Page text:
now in that of Leontes) upon his first love and his disillusion in 'Modern Love (perhaps 'the most intensely modern poem ever written') and Poems of the English Roadside.' The book included 'Juggling Jerry,' 'The Old Chartist,' and other poems reprinted from 'Once a Week,' besides twelve new poems. He became a contributor to the 'Morning Post,' and in 1862 began reading for the publishers Messrs. Chapman & Hall, in addition to his editorial contributions to the 'Ipswich Journal.' His connection with Chapman & Hall was soon close. Batches of manuscripts were forwarded periodically, and on blank enclosed slips headed by the titles, Meredith inscribed crisp, sharp, and epigrammatic criticism. Once a week or thereabouts he interviewed authors in the firm's old office, 193 Piccadilly. By rejecting 'East Lynne' it has been estimated that he lost the firm a round sum of money. He also declined works by Hugh Conway, Mrs. Lynn Linton, Mr. Baring Gould, Herman Merivale, Cuthbert Bede, Stepniak's 'Underground Russia,' 'The Heavenly Twins,' and 'Some Emotions and a Moral.' Samuel Butler's 'Erewhon' he dismissed with a 'Will not do,' and Shaw's 'Immaturity' with a 'No.' On the other hand he encouraged William Black, Sir Edwin Arnold, Thomas Hardy, Olive Schreiner, and George Gissing. Meredith was deeply interested in the work of his younger contemporaries; Gissing and Thomas Hardy confessed no small obligation to his encouragement. But he often vacillated in his opinions of both current and past literature.
Meredith was now earning probably over 500l. a year; the death of his wife in 1861 and of her mother-in-law. Lady Nicolls, within two years, meant the ultimate as well as the actual pecuniary responsibility for his son Arthur, to whom he had become perilously devoted. He was in Tirol and Italy with his son during the summer of 1861. Arthur was first sent in October 1862 to Norwich grammar school under Dr. Jessopp, who had become a close friend, and then to a Pestalozzi school near Berne (recommended by G. H. Lewes, suggestive in some ways of Weyburn's school in 'Lord Ormont'), and eventually to Stuttgart. A post was afterwards obtained for him in the De Koninck's firm at Havre and later (through Benecke) in a Unseed warehouse at Lille. He was provided for subsequently by a legacy from a great-aunt, and resided at Bergamo and Salo on Lake Guarda; he wrote some agreeable travel sketches (one of a raft journey from Bale to Rotterdam in 'Macmillan's Magazine '), Meredith sent him many stimulating, sympathetic, and profoundly touching letters, rarely of reproof, more often of reconciliation and bracing exhortation. Spoiled in childhood, of a jealous, self-conscious temperament, suspicious, not without just cause, of a certain lack of consideration on the part of his father, Arthur became, in spite of welcome offered, an incompatible figure at his father's home; his health was ever declining, and he died at Woking at the house of his half-sister, Mrs. Clarke (Edith Nicolls).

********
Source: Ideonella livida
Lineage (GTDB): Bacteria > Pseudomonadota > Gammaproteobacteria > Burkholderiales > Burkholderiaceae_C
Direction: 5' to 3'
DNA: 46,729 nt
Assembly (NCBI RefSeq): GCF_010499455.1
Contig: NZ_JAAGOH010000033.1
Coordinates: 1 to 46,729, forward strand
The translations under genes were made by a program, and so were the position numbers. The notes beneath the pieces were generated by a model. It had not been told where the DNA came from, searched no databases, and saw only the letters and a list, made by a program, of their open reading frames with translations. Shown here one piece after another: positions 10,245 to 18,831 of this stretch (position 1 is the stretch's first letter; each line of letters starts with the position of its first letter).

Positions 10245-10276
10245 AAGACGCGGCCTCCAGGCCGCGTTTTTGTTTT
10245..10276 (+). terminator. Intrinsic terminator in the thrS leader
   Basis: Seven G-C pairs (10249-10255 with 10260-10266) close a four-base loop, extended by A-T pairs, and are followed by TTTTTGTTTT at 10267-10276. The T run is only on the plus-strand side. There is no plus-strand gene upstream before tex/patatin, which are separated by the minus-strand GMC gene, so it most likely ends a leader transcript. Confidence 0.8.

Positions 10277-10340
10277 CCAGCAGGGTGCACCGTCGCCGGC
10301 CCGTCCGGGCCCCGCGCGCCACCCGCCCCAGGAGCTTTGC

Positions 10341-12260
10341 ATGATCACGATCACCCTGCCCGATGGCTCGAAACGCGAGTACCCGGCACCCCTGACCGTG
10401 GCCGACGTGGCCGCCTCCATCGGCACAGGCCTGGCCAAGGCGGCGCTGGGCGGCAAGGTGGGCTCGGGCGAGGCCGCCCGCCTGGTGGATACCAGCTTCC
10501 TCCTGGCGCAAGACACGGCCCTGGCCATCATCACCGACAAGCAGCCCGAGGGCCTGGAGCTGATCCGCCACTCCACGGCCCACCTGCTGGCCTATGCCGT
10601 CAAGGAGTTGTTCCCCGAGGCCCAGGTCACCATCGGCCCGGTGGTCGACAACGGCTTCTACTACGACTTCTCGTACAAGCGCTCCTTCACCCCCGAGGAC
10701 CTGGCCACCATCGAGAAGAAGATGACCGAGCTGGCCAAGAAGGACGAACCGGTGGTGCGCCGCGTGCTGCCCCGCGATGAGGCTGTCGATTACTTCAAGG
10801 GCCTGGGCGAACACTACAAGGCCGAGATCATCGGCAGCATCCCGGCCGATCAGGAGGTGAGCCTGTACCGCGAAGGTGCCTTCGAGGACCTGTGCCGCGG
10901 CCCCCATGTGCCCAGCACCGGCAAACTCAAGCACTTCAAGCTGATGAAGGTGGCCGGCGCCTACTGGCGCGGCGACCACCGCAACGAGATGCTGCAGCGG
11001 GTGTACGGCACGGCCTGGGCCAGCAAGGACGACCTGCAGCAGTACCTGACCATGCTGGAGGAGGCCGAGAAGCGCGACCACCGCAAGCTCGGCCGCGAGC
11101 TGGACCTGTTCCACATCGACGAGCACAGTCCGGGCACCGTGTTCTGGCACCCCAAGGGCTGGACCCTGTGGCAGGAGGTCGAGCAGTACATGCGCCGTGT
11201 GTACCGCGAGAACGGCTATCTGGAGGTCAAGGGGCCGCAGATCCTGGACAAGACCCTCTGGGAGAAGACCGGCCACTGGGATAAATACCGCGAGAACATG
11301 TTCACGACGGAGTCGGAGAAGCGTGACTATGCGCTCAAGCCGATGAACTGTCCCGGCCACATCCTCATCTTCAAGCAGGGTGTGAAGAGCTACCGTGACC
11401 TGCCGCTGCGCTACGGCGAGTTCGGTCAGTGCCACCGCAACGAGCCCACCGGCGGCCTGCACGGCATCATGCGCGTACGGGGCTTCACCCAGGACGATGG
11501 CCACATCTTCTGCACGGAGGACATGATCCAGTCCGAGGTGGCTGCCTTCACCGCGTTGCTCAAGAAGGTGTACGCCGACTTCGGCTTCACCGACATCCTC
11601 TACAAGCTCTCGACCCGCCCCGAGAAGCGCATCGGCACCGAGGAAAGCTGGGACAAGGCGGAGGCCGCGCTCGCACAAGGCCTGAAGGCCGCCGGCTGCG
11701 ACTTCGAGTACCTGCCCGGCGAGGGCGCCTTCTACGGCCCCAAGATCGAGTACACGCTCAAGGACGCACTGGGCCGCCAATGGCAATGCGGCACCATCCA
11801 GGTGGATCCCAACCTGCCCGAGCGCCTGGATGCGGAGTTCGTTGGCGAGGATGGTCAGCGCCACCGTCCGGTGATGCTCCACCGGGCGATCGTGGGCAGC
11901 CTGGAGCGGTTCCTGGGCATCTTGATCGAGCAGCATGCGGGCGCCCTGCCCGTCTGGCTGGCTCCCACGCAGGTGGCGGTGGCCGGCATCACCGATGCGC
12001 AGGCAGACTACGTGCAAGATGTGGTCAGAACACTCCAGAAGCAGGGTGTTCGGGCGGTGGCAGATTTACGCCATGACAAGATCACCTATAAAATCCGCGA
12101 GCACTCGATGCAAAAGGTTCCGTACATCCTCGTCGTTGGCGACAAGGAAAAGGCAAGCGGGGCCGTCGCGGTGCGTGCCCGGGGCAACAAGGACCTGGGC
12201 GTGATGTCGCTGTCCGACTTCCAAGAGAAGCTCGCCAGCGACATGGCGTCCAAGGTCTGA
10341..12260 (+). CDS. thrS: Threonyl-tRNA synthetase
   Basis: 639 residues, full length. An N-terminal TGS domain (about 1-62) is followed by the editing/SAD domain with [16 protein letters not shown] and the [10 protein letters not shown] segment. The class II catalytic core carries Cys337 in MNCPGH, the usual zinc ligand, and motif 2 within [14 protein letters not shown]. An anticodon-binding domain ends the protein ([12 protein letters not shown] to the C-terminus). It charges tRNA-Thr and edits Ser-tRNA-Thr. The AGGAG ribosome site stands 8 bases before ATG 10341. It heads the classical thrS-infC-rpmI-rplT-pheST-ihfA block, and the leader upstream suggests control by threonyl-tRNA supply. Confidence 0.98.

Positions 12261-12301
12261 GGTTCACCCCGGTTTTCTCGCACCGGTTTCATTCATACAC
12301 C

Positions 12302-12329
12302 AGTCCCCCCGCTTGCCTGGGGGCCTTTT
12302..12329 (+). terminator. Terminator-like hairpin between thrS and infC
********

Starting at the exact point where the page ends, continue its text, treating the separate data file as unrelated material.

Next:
Meredith was still in the early 'sixties living economically at Copsham, but his friendships were extending and his visitors were numerous. His intimate circle included William Hardman (later of the 'Morning Post'), Mr. H. M. Hyndman, Frederick Jameson, Frederic Chapman the publisher, J. A. Cotter Morison, Rossetti, Swinburne (who interchanged satires and squibs with him), William Tinsley, Mr. Lionel Robinson, and Frederic Maxse. He was known among them as 'Robin,' Hardman as 'Friar Tuck,' and Mr. Robinson as 'Poco.' To Frederick Augustus Maxse [q. v. Suppl. I.], a very close associate, he dedicated 'By the Rosanna' (Oct. 1861), as well as 'Modern Love' (1862); with him he sailed on a stormy voyage to Cherbourg in The Grebe, a cutter yacht, in 1858, and he took a brief walking tour round Godalming in July 1861; In May 1862 Meredith and Hardman tramped round Mickleham and Dorking. Entertainment was drawn from the associations of Burford Bridge (Keats), The Rookery (Malthus), and Albury (Tupper), and many aphorisms were read by 'Robin' from his note-books. Soon after this Meredith paid a visit to his friend Hyndman at Trinity College, Cambridge, and made acquaintance with university life for the first time. He spent Christmas 1862 with the Hardmans. In the early summer of 1863 he was at Seaford with Bumand, Hjudman, and the FitzGeralds, and Hyndman relates how, after much fine open talk, a good deal of it monologue, upon the beach, Bumand exclaimed 'Damn you, George, why don't you write as you talk?' In August, Meredith and Hyndman were at Paris together, reading Renan's 'Vie de Jesus,' and visiting Vefour's, Versailles, Sevres, and admiring the ædileship of Napoleon III. On 23 August Meredith left to join his friend Mr. Lionel Robinson at Grenoble, trudging thence like a packman through Dauphiné and the Graian Alps. He went abroad